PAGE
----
- Emphasizes the growth of the human population, in the world as well as in the USA, and its impact on the biosphere
- Attempts to reverse the change in approach by environmentalists, including environmental law scholars, who were concerned during the 1960s and 1970s with human population growth but today generally neglect population as a cause of environmental deterioration
- Uses data from the US General Social Survey to determine whether, among American adults, concern with the environment is related to concern with population growth
Environmentalists devote little attention at the moment to the size and growth of the human population. To counter this neglect, the monograph (i) includes original graphs showing population size and growth since 1920 in the world as a whole and the United States; (ii) assembles evidence tying the increasing number of people to ecosystem deterioration and its societal consequences; and (iii) analyzes sample-survey data to ascertain whether the current disregard of population pressures by U.S. environmentalists reflects the thinking of Americans generally. However, even if a nation took steps primarily intended to lower childbearing and immigration, the findings of social science research indicate that the steps would not have a substantial, lasting impact. The discussion, which suggests an indirect way by which government may reduce fertility, underlines for environmental scholars the importance of studying their subject in a multidisciplinary, collaborative setting.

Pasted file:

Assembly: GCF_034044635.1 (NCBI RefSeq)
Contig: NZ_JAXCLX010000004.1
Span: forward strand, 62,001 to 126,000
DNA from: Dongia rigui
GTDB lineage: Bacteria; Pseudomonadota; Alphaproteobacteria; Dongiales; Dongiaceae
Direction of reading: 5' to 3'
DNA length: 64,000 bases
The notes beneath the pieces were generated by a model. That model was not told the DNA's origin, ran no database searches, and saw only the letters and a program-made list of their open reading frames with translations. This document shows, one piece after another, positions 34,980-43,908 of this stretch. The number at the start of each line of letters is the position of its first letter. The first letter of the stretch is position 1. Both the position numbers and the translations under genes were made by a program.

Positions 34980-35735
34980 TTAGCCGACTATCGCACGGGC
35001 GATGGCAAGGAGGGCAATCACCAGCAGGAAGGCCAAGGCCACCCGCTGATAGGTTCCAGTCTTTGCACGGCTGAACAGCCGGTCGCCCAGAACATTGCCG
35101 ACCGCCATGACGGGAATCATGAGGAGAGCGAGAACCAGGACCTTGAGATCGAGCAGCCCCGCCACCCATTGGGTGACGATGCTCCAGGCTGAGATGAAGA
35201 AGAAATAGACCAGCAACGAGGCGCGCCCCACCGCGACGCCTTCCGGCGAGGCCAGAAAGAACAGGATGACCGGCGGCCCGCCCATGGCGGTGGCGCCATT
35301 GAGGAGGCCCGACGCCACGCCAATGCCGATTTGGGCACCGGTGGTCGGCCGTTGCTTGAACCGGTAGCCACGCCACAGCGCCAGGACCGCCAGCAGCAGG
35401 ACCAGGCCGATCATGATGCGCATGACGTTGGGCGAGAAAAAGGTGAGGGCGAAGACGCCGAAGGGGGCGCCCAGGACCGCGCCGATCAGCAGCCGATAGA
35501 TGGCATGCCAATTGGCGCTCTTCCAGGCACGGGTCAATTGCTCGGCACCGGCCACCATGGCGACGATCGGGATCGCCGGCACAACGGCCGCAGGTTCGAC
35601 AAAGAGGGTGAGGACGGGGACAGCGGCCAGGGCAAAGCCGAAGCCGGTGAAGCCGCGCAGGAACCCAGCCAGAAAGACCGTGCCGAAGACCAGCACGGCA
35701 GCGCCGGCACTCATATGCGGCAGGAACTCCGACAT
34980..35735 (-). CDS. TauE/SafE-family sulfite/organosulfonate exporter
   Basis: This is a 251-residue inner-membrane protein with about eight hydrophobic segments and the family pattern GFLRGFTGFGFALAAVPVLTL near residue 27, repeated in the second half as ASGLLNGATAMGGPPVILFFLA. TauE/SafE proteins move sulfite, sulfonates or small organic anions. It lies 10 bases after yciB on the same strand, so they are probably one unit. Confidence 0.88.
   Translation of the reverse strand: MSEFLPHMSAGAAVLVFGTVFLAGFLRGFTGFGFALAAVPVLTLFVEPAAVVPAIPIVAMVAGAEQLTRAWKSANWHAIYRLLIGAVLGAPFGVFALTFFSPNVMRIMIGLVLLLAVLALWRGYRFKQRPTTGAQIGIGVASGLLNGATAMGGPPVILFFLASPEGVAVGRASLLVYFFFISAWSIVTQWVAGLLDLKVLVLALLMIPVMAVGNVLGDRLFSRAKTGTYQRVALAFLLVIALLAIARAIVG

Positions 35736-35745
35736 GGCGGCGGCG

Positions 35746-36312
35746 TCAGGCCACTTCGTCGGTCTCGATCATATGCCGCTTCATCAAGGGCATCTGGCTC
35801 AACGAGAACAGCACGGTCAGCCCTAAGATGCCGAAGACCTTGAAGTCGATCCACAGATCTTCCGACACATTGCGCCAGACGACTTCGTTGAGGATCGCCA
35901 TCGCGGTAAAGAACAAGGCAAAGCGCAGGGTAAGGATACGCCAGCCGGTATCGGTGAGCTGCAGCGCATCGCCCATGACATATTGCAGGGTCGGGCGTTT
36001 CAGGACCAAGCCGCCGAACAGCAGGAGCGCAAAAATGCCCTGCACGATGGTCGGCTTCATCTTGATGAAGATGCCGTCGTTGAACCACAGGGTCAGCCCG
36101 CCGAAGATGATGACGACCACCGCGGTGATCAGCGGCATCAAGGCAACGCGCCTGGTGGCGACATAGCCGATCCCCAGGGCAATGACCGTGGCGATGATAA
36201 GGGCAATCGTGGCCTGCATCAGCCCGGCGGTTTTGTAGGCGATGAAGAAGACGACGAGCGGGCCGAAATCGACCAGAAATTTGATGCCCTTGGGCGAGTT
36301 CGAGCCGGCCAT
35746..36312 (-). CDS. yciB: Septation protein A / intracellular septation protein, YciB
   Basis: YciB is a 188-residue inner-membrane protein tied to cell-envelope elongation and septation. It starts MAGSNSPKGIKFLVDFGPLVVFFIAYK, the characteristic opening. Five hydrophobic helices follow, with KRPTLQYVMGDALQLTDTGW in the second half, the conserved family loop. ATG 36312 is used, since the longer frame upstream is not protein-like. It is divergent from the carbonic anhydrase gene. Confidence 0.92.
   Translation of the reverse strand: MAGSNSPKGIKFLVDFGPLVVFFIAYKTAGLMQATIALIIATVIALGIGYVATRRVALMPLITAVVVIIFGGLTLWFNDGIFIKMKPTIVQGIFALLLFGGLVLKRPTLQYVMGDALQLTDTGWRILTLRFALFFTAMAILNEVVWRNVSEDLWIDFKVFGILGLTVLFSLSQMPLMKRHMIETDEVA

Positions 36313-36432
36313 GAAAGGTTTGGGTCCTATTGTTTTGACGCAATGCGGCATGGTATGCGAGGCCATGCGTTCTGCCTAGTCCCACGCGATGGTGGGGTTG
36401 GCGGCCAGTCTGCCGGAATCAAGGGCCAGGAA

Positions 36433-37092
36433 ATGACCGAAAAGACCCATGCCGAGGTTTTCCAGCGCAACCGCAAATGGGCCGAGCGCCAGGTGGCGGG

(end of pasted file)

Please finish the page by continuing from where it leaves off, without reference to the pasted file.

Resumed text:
Keywords: Anthropocene, Attitudes toward the environment, Attitudes toward population growth, Effectiveness of law and government policy, Regulation of fertility and immigration, U.S. General Social Survey, Sociological theory